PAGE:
Greater Eurasia: From Geopolitical Pole to International Society?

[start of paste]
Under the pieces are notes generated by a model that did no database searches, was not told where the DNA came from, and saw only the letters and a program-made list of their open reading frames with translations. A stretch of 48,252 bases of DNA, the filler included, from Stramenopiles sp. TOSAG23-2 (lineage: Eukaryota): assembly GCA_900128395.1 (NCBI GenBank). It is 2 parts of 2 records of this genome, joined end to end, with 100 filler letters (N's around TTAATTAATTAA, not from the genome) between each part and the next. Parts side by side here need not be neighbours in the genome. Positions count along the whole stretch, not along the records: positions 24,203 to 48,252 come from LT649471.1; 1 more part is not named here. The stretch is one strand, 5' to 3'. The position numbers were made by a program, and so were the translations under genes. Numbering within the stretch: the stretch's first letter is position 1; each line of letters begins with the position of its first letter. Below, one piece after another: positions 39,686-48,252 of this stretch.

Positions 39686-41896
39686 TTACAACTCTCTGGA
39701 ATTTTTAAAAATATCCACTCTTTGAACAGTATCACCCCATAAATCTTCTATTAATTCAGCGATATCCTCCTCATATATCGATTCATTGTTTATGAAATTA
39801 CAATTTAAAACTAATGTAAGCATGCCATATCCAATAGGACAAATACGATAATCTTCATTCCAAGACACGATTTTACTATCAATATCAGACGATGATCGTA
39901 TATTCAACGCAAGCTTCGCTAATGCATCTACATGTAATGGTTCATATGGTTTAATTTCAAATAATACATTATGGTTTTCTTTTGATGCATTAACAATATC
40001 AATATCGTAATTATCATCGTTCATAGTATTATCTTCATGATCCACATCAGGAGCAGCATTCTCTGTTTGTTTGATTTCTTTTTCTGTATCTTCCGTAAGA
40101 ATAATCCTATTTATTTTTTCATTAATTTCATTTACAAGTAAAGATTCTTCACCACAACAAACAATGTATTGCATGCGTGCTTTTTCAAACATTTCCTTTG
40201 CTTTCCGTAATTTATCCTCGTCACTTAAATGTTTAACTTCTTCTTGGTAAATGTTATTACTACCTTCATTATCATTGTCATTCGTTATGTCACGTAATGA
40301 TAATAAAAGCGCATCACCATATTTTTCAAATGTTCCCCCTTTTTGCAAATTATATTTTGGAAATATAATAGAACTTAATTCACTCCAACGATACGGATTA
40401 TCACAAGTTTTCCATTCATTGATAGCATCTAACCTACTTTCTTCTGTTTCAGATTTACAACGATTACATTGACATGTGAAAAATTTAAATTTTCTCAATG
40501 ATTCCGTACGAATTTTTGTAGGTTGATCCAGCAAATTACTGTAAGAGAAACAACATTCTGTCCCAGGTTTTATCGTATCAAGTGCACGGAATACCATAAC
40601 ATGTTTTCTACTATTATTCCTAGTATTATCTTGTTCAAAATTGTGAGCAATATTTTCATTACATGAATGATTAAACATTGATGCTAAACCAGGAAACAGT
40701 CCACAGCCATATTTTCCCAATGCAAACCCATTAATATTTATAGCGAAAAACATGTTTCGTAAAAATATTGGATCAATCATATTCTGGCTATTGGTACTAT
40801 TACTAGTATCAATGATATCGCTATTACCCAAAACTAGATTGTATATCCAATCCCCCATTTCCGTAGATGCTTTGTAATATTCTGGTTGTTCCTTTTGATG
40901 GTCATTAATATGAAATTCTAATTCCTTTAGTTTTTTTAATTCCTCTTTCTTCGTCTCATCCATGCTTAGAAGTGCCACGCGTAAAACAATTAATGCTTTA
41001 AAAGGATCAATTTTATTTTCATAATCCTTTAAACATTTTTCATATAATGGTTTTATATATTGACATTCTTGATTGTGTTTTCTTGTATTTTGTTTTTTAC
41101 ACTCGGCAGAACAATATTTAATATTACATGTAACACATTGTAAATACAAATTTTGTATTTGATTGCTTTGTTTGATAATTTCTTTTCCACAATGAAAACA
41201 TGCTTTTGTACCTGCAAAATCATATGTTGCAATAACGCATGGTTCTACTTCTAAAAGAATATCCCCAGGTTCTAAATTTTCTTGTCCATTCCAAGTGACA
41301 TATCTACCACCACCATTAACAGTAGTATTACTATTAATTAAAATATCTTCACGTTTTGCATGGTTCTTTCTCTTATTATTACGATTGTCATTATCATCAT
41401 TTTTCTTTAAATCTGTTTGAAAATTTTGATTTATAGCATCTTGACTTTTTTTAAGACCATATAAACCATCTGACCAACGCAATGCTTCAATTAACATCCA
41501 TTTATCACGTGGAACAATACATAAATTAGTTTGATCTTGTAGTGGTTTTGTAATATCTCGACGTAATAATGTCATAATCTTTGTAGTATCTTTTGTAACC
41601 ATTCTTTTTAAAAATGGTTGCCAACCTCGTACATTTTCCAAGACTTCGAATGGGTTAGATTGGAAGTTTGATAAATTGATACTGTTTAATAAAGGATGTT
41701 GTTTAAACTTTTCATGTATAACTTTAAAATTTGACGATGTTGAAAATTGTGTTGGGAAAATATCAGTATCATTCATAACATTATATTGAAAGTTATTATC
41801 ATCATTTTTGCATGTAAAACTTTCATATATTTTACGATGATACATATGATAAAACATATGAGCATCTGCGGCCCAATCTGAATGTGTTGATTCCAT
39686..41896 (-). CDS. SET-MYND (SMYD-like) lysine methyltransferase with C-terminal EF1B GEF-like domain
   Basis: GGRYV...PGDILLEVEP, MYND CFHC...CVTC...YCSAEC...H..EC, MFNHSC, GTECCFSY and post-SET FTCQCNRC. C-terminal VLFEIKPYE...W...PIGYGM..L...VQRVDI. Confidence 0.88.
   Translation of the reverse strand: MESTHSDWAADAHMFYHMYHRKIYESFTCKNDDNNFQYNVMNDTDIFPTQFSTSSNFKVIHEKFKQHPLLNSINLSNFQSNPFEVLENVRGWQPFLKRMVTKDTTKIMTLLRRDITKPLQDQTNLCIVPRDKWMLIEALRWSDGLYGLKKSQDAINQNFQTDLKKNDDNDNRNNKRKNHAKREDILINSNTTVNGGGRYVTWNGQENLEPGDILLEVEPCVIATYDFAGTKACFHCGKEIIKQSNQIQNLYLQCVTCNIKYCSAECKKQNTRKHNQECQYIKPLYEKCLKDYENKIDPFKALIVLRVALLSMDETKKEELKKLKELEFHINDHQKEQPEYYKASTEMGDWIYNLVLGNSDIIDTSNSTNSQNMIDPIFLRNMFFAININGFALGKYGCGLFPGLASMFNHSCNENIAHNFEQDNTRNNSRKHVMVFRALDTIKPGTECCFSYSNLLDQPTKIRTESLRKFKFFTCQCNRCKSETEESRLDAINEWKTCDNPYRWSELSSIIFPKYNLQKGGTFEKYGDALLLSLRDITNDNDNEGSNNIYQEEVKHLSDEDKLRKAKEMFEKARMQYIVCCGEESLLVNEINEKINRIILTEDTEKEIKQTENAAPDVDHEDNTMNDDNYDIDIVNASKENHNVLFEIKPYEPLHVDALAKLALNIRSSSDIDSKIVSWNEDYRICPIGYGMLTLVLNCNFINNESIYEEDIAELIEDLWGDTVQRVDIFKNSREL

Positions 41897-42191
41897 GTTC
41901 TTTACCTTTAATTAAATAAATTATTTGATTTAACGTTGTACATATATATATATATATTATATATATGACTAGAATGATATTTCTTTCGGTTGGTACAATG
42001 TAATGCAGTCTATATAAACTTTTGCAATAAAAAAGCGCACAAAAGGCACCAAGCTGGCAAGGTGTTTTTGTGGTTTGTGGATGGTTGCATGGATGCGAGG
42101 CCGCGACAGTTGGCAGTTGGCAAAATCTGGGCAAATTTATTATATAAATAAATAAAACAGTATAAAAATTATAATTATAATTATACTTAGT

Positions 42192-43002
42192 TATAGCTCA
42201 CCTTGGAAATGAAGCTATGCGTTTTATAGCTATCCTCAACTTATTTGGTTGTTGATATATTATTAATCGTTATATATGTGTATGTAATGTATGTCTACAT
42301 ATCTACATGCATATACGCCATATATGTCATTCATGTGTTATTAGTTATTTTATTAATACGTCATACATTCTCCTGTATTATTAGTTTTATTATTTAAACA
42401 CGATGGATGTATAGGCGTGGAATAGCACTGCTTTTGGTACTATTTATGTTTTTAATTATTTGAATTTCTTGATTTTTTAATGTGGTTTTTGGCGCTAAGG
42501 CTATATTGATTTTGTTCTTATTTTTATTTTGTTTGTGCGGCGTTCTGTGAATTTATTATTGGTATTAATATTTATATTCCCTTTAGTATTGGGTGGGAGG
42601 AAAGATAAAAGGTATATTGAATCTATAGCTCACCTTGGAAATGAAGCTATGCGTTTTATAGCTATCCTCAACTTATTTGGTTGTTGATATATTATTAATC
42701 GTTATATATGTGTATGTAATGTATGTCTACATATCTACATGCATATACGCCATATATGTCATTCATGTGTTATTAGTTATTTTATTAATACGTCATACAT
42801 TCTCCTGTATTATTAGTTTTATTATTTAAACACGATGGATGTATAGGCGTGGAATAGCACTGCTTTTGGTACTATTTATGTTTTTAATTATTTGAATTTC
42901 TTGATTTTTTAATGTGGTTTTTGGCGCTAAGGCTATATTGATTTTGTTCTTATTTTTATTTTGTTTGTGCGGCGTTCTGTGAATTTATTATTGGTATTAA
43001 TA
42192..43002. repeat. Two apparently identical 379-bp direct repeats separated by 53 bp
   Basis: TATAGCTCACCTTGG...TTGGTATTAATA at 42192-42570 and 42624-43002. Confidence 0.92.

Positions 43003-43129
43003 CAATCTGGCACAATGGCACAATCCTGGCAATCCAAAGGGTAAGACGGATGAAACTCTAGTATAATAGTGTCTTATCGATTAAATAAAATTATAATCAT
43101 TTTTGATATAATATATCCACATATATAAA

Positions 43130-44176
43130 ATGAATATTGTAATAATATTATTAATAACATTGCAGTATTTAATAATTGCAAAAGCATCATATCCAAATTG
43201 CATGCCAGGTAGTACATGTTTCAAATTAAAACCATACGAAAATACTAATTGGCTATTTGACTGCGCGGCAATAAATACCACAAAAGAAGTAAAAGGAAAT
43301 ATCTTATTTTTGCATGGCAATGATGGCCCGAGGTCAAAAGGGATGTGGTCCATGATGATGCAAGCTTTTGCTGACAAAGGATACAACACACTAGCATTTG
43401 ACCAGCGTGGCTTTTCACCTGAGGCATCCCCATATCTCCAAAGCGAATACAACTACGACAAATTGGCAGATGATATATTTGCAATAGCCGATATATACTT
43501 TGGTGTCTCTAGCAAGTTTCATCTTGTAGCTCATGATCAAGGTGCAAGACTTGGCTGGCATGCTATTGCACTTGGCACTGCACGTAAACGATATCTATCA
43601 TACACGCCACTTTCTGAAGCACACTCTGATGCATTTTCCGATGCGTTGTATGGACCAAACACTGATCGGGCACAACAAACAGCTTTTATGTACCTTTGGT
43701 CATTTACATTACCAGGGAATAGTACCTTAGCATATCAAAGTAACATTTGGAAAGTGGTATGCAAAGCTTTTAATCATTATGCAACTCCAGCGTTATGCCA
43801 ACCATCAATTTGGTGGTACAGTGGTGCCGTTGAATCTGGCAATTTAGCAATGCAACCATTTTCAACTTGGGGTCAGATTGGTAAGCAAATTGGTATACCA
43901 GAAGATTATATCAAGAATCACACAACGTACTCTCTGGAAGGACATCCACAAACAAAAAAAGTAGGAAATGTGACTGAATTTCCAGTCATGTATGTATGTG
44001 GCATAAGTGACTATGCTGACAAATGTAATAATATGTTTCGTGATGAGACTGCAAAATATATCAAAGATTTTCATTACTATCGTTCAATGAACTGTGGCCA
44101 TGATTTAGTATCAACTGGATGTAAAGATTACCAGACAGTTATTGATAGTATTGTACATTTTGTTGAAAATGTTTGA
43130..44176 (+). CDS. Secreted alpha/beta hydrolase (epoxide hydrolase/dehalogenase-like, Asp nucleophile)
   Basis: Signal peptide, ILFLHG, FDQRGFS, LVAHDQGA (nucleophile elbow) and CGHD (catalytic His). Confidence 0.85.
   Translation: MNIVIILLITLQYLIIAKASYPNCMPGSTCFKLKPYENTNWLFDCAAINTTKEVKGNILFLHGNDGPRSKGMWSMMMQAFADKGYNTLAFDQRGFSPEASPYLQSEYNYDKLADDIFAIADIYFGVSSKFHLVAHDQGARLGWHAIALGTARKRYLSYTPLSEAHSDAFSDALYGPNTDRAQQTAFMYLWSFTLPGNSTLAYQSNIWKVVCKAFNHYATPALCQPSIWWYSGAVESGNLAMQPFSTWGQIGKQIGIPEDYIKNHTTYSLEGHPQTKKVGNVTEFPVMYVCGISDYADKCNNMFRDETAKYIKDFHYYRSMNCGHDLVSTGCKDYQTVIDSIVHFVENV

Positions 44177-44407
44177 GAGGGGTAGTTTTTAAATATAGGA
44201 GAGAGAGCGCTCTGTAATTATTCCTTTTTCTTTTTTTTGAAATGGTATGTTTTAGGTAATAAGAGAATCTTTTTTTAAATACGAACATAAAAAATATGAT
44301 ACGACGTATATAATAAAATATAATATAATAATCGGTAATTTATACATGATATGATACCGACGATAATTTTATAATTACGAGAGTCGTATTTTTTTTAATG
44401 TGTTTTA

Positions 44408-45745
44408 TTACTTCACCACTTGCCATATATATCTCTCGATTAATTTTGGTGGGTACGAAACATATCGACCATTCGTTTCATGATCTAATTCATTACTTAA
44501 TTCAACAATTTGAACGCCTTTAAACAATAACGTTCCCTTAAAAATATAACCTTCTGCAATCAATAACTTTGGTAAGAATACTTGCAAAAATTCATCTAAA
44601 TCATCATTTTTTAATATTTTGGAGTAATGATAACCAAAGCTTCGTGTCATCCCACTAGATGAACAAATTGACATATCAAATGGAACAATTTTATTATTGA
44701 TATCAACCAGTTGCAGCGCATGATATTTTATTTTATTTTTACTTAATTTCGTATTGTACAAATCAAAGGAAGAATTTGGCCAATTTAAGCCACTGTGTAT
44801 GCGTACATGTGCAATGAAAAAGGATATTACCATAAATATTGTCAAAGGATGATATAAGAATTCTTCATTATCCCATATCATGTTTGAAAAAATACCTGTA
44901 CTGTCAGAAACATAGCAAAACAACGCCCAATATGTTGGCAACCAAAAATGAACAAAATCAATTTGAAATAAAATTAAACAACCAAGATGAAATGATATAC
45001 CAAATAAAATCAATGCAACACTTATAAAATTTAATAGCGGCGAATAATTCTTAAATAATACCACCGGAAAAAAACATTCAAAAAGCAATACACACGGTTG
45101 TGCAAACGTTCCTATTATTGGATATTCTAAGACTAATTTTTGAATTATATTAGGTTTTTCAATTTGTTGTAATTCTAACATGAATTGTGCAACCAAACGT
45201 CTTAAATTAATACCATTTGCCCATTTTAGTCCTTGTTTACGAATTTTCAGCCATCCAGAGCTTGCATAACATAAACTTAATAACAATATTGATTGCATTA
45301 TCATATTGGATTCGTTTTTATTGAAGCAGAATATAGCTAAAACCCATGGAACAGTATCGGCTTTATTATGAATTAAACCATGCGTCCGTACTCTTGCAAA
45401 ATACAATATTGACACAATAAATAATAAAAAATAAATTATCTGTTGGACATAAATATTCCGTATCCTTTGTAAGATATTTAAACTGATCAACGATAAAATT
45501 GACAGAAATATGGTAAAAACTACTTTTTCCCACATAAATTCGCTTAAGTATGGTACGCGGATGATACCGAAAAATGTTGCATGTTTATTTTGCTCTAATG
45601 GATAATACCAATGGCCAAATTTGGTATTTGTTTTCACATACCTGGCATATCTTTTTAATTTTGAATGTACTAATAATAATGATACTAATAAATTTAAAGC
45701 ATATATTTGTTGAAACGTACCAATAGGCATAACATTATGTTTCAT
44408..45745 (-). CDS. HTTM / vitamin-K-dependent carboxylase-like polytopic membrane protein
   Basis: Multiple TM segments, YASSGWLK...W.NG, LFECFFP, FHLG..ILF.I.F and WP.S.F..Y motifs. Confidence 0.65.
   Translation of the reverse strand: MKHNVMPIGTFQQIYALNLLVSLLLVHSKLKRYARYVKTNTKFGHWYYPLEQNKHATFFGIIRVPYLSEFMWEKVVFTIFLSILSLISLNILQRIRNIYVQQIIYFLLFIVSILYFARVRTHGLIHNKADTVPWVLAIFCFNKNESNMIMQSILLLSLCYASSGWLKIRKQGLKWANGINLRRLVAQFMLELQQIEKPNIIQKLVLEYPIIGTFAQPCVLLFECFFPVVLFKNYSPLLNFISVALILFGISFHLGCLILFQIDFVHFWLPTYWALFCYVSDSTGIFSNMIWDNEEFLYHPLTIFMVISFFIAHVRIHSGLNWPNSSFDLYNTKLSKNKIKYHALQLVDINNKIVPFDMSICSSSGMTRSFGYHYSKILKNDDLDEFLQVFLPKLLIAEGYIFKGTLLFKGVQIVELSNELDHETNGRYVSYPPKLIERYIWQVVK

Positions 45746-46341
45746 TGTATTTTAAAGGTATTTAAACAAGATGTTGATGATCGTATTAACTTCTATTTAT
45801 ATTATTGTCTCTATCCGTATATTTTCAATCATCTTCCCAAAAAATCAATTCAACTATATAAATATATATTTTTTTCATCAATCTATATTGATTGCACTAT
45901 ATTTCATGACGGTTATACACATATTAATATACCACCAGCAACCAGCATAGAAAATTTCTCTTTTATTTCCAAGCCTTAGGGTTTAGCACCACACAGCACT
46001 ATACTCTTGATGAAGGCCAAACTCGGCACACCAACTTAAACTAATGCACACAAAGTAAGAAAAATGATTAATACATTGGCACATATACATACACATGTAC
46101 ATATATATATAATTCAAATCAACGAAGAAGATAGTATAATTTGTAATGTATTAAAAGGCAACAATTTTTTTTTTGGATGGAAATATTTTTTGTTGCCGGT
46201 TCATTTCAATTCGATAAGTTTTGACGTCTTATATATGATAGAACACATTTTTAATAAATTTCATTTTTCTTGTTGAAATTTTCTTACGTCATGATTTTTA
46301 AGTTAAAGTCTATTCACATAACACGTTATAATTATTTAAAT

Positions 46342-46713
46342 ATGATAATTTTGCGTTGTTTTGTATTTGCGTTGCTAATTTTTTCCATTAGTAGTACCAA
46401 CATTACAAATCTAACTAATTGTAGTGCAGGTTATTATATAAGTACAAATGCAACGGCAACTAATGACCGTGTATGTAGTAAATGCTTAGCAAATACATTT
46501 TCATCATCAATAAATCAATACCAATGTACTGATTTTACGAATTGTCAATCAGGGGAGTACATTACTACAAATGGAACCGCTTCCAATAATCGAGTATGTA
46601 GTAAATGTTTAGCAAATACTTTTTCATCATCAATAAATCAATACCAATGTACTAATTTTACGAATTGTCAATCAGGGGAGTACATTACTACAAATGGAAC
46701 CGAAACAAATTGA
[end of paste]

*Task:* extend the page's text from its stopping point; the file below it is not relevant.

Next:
The last few years have seen a radical shift that could change the entire structure of international relations. In general terms, it is the transition from bipolarity to multipolarity. An important aspect of this process is the formation of alternative systems of international governance, especially on the regional level. This allows some scholars to speak about the phenomena of the new, non-Western, regionalism, which tends to alter and compete with the Western and Western-like formats of regional integration and institution-building. Russia and China could be considered as the key drivers of this trend. In the past few years, these two powers have put forward several major initiatives for developing transport and logistics, as well as economic and institutional ties between different parts of the continent, including Russia’s Eurasian Economic Union and China’s Belt and Road Initiative. While some scholars argue that China and Russia have different visions of regionalism and distinct views on how a regional order should be arranged, in the last years these two powers have put a lot of effort into synchronizing their regional projects. In 2015, Russian and Chinese leaders signed a Joint Declaration on cooperation in coordinating the development of the Eurasian Economic Union and the Silk Road Economic Belt, which gave a start to numerous initiatives aiming at strengthening and coordinating regional projects of the two powers.